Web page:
Campus, News

ASI Senate discusses student concerns with vaccine distribution, in-person instruction

Long Beach State’s Associated Students, Inc. discussed student concerns with which classes will be selected for in-person instruction come fall 2021.

According to Piya Bose, dean of students, each college is taking into consideration class size and the availability of physical space.

“Each college is putting together their proposals based on the actual discipline of the course,” Bose said. “If there’s a lecture hall that holds 200 students, we’re not filling it with 200 students…they are probably going to fill every third seat.”

College of Business Sen. Daniel Espinoza said that students have been feeling “overwhelmed” with online instruction, despite experiencing it last spring.

“It’s just the commitment and motivation of having to do it once again,” Espinoza said.

Bose maintained that the university has resources available for students, including “You at CSULB,” a “personalized online platform based on interests goals and needs,” and Counseling and Psychological Services.

Each service is available 24/7 and accessible through CSULB’s Single Sign-on.

Sen. Millaray Ramirez, from the College of Liberal Arts, said that students have expressed concerns regarding availability and distribution of the COVID-19 vaccine on campus.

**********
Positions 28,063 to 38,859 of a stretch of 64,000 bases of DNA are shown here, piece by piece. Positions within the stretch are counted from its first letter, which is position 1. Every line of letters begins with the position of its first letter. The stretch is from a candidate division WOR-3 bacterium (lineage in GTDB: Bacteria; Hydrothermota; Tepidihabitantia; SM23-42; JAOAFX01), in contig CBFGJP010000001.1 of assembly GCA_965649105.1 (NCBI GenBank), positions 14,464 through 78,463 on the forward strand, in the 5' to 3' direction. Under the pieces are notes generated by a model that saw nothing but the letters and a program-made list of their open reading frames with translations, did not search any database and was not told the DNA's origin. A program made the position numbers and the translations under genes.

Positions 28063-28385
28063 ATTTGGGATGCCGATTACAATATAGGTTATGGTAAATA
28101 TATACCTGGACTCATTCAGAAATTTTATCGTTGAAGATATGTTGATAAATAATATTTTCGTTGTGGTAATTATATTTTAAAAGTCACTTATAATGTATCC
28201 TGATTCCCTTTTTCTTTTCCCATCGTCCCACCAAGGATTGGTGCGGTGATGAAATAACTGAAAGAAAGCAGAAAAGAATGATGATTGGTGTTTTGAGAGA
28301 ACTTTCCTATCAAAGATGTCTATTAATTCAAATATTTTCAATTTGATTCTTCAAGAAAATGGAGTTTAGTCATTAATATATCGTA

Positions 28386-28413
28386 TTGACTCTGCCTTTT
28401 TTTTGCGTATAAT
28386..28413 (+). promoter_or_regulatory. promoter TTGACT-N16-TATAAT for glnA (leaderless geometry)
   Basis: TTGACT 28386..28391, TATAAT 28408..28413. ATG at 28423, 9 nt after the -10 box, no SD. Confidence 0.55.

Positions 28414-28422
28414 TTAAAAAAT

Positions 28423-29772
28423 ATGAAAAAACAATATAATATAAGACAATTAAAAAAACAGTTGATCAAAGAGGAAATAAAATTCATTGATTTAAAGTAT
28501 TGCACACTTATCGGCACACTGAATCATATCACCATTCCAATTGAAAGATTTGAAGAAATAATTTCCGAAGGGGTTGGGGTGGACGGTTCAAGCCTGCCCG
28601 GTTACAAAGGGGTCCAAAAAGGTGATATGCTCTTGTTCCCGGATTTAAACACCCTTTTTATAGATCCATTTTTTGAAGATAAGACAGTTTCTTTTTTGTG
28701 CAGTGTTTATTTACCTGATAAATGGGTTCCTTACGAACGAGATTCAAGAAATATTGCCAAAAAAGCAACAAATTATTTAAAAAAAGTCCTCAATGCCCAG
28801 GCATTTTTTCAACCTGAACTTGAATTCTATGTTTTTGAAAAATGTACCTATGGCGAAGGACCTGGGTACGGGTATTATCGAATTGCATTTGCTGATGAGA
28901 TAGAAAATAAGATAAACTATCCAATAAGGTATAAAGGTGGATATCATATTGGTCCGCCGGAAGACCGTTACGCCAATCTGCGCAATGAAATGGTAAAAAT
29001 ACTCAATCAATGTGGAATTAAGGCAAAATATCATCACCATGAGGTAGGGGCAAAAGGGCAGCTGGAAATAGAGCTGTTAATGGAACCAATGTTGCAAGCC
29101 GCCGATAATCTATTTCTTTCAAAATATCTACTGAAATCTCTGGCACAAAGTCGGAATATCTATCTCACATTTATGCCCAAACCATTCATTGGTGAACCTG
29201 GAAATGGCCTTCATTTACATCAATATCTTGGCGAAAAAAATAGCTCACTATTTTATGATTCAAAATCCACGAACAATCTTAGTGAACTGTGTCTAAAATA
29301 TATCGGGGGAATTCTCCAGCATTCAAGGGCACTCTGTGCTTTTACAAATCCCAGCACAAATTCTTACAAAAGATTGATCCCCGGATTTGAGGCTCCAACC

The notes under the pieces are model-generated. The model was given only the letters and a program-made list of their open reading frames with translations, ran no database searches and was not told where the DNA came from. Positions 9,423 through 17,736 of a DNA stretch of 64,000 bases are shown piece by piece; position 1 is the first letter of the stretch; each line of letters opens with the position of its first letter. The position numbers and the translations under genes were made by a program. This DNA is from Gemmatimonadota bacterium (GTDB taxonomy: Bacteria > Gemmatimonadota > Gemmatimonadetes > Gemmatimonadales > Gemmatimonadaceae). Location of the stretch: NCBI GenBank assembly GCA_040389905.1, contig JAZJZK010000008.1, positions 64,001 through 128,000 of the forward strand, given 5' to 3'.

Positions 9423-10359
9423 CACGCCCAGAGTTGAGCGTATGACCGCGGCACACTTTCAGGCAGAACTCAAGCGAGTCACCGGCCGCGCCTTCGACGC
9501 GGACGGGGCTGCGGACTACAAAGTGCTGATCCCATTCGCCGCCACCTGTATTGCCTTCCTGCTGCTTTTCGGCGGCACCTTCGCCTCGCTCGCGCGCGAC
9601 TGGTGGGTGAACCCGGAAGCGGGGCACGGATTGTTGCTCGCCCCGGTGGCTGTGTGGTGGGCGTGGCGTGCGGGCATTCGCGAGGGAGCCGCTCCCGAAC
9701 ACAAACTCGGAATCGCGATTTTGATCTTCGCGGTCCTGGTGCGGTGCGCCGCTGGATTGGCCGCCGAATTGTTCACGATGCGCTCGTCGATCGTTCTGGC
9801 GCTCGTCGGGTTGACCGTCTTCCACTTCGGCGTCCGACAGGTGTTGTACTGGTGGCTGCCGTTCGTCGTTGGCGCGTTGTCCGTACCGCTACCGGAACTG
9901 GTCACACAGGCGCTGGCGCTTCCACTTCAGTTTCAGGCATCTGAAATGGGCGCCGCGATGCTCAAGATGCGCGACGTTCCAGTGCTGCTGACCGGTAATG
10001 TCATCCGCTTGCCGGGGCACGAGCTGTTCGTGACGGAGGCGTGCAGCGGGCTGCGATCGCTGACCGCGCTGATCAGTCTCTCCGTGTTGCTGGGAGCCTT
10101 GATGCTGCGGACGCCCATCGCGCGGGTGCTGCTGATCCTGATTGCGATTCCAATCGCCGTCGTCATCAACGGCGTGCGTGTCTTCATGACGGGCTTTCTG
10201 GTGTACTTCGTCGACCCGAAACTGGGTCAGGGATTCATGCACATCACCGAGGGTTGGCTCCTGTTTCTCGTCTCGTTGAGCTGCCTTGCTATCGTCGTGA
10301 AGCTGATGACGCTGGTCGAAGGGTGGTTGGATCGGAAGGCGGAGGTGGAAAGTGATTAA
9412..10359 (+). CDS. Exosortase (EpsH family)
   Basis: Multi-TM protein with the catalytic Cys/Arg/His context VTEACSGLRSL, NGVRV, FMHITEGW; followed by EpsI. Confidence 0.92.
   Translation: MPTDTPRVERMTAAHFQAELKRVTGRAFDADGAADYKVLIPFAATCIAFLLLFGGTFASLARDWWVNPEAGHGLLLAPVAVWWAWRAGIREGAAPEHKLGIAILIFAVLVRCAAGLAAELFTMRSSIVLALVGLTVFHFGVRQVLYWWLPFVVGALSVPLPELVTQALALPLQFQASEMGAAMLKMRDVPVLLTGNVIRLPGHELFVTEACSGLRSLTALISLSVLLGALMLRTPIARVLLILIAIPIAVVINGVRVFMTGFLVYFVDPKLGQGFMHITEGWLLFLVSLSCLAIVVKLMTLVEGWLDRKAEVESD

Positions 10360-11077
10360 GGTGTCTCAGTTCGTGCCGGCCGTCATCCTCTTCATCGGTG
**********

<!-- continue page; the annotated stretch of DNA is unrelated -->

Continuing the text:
“We don’t have control, as a campus, over how frequently and what volume we receive the vaccine in,” Bose said. She recommends that those who want to receive the vaccine immediately, “look into getting vaccinated in their local communities instead.”

Miles Nevin, ASI executive director, announced during the meeting that CSULB is anticipating the reopening of the Isabel Patterson Child Development Center, which has been closed as a result of the coronavirus pandemic.

“The child care reopening is a heavy lift, there’s a lot we have to do to reopen that center,” Nevin said.

Nevin said that the university’s priority is to service parenting students, and the limited reopening will most likely happen without hiring any student employees.

“Our initial reopening will be somewhere between 10 to 14 per classroom, and in doing so, we won’t need the typical level of student staff that we typically have,” Nevin said.

ASI Senate will reconvene next Wednesday, Feb. 17 at 3:30 p.m.

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